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Jefferson Park, Portage Park, Norwood Park

Brutal Cold Causes Water Main Break In Jefferson Park, Crews Work Overtime To Prevent Ice-Cubed Cars: ‘It Was Like A River’

Mayor Rahm Emanuel stopped by the block Wednesday as crews worked overtime to fix the broken main.

City crews work to repair a water main break in the 5300 block of North Nagle Avenue Thursday.
Alex Hernandez/ Block Club Chicago
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JEFFERSON PARK — Wednesday night’s brutal cold caused a water main to break on a residential street in Jefferson Park.

The break was first reported at about 6 p.m. Wednesday in the 5300 block of North Nagle Avenue, said Megan Vidis, a spokesperson for the city’s water department. The break left 70 residents without water, and a city crew spent the entire night excavating the area to fix it, she said.

Neighbor Heidi Ward, who lives on the block, said water was shooting up two or three-feet high from the broken main.

As crews were dispatched to fix the break, police officers went door-to-door alerting neighbors so they could move their cars off the street before the flooding water started to freeze, which could have trapped cars in ice.

On Thursday morning, the street was closed in all directions from the intersection of Nagle and Catalpa avenues as crews continued to work on the main, now using a blowtorch to keep their equipment from freezing.

On the block where the main broke, the street and sidewalk had a thick layer of slick ice that cracked when walked upon. Crews had scattered sand on the ice at some point, and while it provided more traction when walking, the sand had also frozen.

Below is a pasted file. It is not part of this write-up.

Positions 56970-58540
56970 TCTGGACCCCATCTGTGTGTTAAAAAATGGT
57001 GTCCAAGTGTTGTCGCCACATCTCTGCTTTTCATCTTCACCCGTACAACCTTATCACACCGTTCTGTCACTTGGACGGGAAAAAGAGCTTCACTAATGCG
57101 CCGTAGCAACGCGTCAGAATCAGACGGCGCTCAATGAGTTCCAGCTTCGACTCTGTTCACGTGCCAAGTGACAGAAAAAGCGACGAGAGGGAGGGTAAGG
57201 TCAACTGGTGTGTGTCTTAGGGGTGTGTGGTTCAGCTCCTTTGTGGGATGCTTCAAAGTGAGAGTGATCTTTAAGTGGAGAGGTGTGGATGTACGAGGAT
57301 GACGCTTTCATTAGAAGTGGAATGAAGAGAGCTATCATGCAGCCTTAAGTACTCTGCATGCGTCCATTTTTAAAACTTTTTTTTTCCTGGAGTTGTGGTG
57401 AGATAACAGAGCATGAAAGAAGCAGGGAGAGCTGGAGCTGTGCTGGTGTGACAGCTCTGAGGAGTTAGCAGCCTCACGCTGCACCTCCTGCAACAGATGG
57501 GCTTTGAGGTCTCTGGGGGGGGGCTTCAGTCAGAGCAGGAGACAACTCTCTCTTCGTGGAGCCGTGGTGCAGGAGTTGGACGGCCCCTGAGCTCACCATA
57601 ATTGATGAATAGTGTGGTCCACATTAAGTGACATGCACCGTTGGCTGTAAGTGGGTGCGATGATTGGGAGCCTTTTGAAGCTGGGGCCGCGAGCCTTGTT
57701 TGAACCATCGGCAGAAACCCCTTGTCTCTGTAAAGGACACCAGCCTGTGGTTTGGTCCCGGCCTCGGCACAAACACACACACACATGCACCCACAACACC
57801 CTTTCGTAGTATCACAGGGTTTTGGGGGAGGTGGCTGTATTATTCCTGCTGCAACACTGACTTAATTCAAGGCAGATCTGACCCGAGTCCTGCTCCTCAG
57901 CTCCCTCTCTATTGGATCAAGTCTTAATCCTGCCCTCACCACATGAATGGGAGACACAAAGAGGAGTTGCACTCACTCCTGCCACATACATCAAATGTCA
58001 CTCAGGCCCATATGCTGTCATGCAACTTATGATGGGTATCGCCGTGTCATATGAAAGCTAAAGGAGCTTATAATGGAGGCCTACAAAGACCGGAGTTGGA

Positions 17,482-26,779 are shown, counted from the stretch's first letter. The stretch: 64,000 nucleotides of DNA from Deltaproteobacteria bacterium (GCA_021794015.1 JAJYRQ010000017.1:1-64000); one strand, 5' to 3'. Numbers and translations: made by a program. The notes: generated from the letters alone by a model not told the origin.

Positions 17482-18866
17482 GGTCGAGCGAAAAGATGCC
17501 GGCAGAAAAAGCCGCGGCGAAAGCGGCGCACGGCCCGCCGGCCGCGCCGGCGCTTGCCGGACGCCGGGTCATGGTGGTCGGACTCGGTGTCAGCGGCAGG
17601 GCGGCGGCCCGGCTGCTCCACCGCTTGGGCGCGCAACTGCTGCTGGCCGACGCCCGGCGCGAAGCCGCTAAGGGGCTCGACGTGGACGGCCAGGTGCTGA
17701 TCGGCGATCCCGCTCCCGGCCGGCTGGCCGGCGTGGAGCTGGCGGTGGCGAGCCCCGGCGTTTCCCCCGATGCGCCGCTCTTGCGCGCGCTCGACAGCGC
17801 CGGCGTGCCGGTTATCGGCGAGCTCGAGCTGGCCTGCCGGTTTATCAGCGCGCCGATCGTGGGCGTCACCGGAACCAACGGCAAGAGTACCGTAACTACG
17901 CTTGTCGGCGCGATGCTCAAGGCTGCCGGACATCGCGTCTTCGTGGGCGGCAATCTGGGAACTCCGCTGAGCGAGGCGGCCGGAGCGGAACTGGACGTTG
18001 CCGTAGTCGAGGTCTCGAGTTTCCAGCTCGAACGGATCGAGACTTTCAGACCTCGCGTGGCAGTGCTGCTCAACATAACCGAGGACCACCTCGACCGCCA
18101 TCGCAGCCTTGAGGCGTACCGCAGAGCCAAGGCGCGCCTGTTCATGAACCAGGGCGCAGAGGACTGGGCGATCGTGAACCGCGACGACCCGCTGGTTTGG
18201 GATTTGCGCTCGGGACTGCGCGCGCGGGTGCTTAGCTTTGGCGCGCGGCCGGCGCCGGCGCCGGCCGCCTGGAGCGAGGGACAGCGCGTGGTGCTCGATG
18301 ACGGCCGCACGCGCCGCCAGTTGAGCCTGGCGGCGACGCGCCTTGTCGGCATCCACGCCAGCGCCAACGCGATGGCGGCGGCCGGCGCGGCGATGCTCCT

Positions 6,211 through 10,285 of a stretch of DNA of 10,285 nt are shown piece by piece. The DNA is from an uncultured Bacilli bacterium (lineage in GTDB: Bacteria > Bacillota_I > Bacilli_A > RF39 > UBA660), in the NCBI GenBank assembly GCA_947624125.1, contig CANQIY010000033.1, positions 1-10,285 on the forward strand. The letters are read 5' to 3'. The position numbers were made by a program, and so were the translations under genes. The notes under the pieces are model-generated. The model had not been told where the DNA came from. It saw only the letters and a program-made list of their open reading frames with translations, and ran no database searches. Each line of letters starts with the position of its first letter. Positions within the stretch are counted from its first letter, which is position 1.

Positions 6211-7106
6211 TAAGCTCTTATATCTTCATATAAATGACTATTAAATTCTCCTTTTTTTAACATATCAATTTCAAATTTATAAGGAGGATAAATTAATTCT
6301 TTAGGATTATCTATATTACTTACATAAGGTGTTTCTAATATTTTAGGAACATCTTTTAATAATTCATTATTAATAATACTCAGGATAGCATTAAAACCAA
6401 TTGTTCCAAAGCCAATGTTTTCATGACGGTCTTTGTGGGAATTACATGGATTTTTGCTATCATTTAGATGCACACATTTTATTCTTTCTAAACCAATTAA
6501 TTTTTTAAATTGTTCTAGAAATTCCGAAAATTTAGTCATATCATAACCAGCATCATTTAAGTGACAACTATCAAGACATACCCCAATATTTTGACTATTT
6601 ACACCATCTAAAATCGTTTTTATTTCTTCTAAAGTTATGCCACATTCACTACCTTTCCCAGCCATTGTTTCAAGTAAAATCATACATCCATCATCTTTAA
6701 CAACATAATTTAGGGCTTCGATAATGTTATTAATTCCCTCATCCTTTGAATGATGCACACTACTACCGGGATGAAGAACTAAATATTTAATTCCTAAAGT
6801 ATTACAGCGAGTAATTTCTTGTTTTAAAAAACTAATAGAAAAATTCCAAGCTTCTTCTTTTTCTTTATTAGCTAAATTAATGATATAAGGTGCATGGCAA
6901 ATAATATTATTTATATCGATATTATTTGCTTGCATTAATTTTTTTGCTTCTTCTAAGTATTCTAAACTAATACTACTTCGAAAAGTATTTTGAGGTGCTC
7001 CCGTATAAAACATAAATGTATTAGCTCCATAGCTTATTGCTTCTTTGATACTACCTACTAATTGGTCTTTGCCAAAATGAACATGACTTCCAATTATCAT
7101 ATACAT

Water service to homes was restored at about 1:30 p.m. Thursday, Vidis said. Earlier, the city dropped off bottled water to families who were without water during main break.

Ward said Mayor Rahm Emanuel stopped by the block earlier in the day to drop off coffee and donuts to the crew working to repair the main.

“These crews should be getting overtime and hazard pay at the same time,” Ward said. “This has just been crazy.”

Albert Roser, another resident who lives on the block, said his basement didn’t flood, but his 88-year-old neighbor had three feet of water in her basement post-break. She called 911 after her home flooded, he said, and is currently staying with friends.

“Both blocks were all screwed up when the water main broke, it was like a river,” Roser said.

Ward, who’s lived on the block for the past 15 years, says she’s seen a water main break in her area at least once per year.

“I don’t know if it’s just because this area is older and that the pipes are just so old, but there have been water main breaks a few times,” Ward said. “But this has been the worst one.”

Temperatures recorded at O’Hare were just 21 degrees below zero Wednesday morning. Wind chills were expected to make it feel as cold as 45 below zero outside during the coldest parts of the day, according to the National Weather Service.

RELATED: Chicago Hit 21 Below This Morning, And A Snowstorm Is Coming This Afternoon

When a service line has been connected to a new water main, the city recommends residents flush their plumbing of any sediment, rust or metals, including any lead to maintain water quality.

Sediment, rust and metals, including any lead may collect in the aerator screen located at the tip of faucets and these screens should be removed prior to flushing.

Additional instructions on how to flush a home’s plumbing can be found here.

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